So how does it work? From a Western medical perspective, acupuncture creates a small amount of inflammation at the needle site, increasing blood and lymph flow to the tissue and bringing needed nutrients for healing the microscopic muscle tears that result from exercise, as well as taking away the waste products of metabolism.
But that’s only the beginning of the story. In Chinese medical theory, imbalances in your qi can predispose you to physical injuries and muscle tightness. Regular acupuncture treatments seek to bring you back in balance, nourishing your muscles and helping your sinews and tendons to become supple.
In addition to the 12 main acupuncture meridians (think of rivers of energy moving up and down your body in specific pathways with acupuncture points dotted all along them), there are “sinew channels”. These channels have a relationship with the main meridians, but run more superficial to them- they have a lot in common with what we normally think of as fascia, or connective tissue.
So what is fascia? Think of an entirely interconnected web of thin, strong, stretchy, pliable tissue that encloses your organs, muscle groups, muscle fibers, tendons, and ligaments. While your bones provide structure, and your muscles move your bones, your connective tissue is what makes all this system work the way it’s supposed to: holding everything in the right place while allowing for movement. When there are injuries or restrictions to the fascia, you will often experience pain and restriction of movement.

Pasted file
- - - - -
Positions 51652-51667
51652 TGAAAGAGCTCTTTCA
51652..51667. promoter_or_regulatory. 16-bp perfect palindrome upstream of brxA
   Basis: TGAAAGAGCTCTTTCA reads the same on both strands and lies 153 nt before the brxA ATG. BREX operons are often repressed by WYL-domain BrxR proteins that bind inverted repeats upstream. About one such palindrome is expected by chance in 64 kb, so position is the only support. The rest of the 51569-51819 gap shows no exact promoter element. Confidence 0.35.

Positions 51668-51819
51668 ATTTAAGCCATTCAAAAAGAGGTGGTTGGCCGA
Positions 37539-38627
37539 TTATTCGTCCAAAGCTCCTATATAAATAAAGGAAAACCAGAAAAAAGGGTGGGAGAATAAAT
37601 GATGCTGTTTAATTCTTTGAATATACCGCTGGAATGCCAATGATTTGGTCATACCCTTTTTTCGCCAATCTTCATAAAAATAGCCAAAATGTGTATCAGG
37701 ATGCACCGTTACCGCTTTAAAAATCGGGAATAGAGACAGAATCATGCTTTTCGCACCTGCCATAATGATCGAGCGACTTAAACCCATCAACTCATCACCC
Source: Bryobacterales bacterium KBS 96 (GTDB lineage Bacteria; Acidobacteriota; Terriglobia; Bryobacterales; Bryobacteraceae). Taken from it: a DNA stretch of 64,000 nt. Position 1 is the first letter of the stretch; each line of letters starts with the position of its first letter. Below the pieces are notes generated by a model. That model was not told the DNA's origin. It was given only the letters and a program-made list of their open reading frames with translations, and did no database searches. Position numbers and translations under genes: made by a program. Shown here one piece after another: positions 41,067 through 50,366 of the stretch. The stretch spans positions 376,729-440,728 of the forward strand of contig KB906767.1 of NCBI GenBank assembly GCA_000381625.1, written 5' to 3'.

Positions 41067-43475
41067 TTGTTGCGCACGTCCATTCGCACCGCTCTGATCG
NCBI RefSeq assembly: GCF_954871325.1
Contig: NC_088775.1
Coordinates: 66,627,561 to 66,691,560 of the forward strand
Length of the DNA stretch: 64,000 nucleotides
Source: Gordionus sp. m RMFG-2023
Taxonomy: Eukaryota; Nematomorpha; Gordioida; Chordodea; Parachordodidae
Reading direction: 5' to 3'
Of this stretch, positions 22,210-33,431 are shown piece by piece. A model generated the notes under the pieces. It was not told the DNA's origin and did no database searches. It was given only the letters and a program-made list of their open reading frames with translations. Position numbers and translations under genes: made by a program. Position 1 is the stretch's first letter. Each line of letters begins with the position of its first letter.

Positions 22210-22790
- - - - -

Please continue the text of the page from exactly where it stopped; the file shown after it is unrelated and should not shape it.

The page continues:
Acupuncture and manual therapy (Myofascial Release, Deep Tissue massage, gua sha, and cupping) work beautifully together to free up this stuck fascia while releasing restrictions in the corresponding sinew channels. Results that everyone can see are decreased pain and increased mobility. What this translates to for athletes is more energy in general, quicker recovery from injury, and better body mechanics and functional movement- all of which lead to improved performance in their given sport.